It was in an 8-1 win where I became unimpressed with Michael Symes.

The forward – who returns to Valley Parade on Saturday and has talked about the frustrations he felt at City under Colin Todd who “messed with his head” – was paired in the forward line with Dean Windass in the opening match of pre-season at Farsley Celtic.

Symes scored one, Liam Flynn scored one, Windass got six.

That was impressive about Windass’s doubt hat-trick was the simplicity of the goals he scored. Each one he controlled the ball taking a touch to give him time, aimed for an area of the goal where the keeper was not and placed the ball. He did the same in the Premiership against David Seaman once. Dean was impressive like that.

Symes – on the other hand – fumbled and flustered during the game scrambling home his goal not never showing the composure that hinted he would be the partner for Windass we sought so badly. It is interesting to note that any number of players claim that Colin Todd should have partnered them with Windass during their times at City – Steve Claridge was very vocal on the subject – but for all the talk of Symes, Claridge, Joe Brown who was preferred to Symes at times it was Andy Cooke who did the most to earn the chance.

One wonders what Cooke – who retired in 2008 – thinks of the players so ready to suggest that they deserved his place in the side. Cooke work rate was there for all to see at Valley Parade and his rare goals were celebrated with an added gusto. Symes, on the other hand, was taken off in a game on New Years Day after 38 minutes once cause – well – he just did not look sufficiently interested.

Symes wanted to start games – who wouldn’t? – but as with the talk of Rory Boulding this week did he do enough to merit the chance over Brown or Cooke?

None of which is to suggest that the Stanley man – who the fans rate so high as to suggest he will be sold in the transfer window to balance the books – has not learnt from his experiences at Valley Parade or that his insights are not relevant and interesting just that as City slid down the leagues we left behind us a trail of players who are all too ready to suggest that if things had been done differently – normally including them – that slide could have been halted. This attitude reached its apotheosis at the end of last season when quality players spend three months looking at year other with blame rather than take on responsibility.

Responsibility for performance being one of the key parts of the current City team which while it idles in mid-table is considerably more enjoyable to watch than the teams that Symes featured in.

It is a difference worth appreciating.

Where were you when the lights came on?

I love a good goal and Andrew Cooke’s 89th minute strike was certainly that.

Not the goal itself – although anyone man who hits a two yarder that hard is getting something out of his system – but the timing of it which was so apt coming as it did seconds after the words “We could play all day and never score” floated from forward right of me at Valley Parade.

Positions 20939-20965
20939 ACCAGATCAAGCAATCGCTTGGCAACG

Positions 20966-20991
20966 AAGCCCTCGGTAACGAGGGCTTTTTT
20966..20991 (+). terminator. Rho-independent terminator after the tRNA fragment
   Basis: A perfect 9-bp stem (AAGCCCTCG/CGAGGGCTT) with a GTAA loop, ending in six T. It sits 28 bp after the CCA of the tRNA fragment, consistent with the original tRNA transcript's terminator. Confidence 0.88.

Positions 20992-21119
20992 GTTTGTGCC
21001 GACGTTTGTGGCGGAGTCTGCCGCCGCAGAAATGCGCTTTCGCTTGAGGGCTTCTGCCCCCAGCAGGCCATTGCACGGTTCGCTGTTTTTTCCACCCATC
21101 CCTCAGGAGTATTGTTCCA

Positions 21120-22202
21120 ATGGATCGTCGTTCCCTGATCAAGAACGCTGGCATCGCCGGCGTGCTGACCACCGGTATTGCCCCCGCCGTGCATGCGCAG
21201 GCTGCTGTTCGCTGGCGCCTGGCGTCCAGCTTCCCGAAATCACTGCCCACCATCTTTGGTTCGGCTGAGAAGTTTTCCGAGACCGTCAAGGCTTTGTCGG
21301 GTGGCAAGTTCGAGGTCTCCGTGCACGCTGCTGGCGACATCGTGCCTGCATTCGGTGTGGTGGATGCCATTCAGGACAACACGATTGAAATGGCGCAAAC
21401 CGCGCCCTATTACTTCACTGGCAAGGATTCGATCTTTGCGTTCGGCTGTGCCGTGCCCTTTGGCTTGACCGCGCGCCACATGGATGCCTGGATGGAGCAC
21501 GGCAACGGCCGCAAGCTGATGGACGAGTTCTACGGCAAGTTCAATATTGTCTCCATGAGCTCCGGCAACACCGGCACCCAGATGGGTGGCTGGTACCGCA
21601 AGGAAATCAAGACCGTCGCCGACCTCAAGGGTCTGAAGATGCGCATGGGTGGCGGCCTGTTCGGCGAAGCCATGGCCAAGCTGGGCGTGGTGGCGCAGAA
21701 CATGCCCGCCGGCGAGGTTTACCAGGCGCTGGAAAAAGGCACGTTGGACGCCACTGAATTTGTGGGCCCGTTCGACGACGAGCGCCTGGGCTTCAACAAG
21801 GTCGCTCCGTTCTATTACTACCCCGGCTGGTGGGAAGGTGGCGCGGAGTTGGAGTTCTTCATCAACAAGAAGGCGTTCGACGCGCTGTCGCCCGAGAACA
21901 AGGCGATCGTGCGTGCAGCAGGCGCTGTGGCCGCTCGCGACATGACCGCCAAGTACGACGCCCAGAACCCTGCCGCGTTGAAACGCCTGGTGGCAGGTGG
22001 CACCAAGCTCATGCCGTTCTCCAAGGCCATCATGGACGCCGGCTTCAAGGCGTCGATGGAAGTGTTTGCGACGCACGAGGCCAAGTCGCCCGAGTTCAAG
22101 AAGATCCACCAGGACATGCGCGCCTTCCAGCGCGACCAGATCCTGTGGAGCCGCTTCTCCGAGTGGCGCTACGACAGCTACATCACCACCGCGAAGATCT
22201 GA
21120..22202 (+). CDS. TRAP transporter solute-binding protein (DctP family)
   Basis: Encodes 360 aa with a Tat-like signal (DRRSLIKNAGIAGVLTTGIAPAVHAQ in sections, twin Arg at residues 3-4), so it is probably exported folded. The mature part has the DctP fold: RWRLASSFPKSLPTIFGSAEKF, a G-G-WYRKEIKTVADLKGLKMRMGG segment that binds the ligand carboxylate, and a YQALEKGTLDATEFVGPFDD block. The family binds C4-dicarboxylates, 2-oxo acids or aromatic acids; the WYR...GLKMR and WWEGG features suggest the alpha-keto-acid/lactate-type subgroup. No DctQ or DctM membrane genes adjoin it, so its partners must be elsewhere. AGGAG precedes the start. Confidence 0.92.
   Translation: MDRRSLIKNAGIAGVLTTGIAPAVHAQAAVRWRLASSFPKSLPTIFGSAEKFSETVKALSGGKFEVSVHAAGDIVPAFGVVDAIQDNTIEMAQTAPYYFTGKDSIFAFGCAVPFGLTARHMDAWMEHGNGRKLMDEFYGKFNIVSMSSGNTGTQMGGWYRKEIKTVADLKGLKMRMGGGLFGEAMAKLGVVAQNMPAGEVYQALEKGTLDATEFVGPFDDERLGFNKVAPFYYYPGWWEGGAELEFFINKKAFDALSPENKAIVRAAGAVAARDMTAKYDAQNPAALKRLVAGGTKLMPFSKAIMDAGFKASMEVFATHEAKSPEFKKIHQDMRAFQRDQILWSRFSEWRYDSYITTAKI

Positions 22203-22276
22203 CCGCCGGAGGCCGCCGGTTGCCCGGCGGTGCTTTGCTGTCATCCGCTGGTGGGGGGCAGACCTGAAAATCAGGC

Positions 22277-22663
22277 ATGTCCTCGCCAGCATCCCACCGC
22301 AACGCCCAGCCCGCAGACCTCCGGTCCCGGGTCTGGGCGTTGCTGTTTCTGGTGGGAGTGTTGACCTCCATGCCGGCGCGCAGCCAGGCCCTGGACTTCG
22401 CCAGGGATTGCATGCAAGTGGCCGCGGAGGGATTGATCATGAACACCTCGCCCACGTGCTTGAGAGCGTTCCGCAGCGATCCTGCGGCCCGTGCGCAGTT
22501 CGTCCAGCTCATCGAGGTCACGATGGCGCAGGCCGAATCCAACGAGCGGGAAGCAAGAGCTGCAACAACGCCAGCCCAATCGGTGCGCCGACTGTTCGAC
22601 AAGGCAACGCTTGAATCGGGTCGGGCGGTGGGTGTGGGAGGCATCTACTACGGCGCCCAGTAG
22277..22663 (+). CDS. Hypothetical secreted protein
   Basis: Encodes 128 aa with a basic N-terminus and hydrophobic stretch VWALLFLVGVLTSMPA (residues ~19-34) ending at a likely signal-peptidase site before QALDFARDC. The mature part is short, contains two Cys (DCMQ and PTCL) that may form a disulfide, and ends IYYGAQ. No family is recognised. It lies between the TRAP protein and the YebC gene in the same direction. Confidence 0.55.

Up to Cooke’s goal it was a traditional Saturday afternoon at the moaning and abuse factory and no one was spared the verbal barbs until the moment Windass rounded Tony Bullock and Cooke Ahabed it into the goal.

Then – and for a moment – the lights lit at Valley Parade in recognition for a player who has put in a few months of hard work with no reward. The uncorking of frustration sent a bolt of energy raising the support to it’s feet and for a moment everyone in Valley Parade – those from Kent excluded – experienced the same emotion.

And there was a real unity which I had forgotten the taste of.

If that moment could be distilled – could be bottled and brought out for a pre-game sup – then who knows what could happen on the field. For sure the atmosphere would improve at Valley Parade and we might get some of those needed thousands to avoid the third and final administration through the turnstiles.

The kids started up a round of appreciation for Cooke – “when he gets the ball he scores a goal” – and the moaners were silenced. Mr. “Never-score-if-we-played-all-day” immediately got onto his mobile to ring The Times to take out a full page advertisement apologising for his doom ladden and incorrect statements and committing himself to the power of positive thinking.

Perhaps not. One wonders what someone who dooms says for ninety minutes a week feels at such a moment? Do they crave validity so much they regret it’s happening? One wonders what if the erstwhile moaner feels excluded from the celebrations.

Of course they have the right – they love to tell us that they have the right – to say what they want and they will say it as loud as they like but the words can jam in their throats and they can be sure that those who kept the faith – a side in sixth place in the league has good reason to have faith – enjoyed Cooke’s goal a good deal more.

They have the right to say what they want but – when the lights come on as they did at 16:44 at Valley Parade – others have the right to thumb their noses in delight and so they did.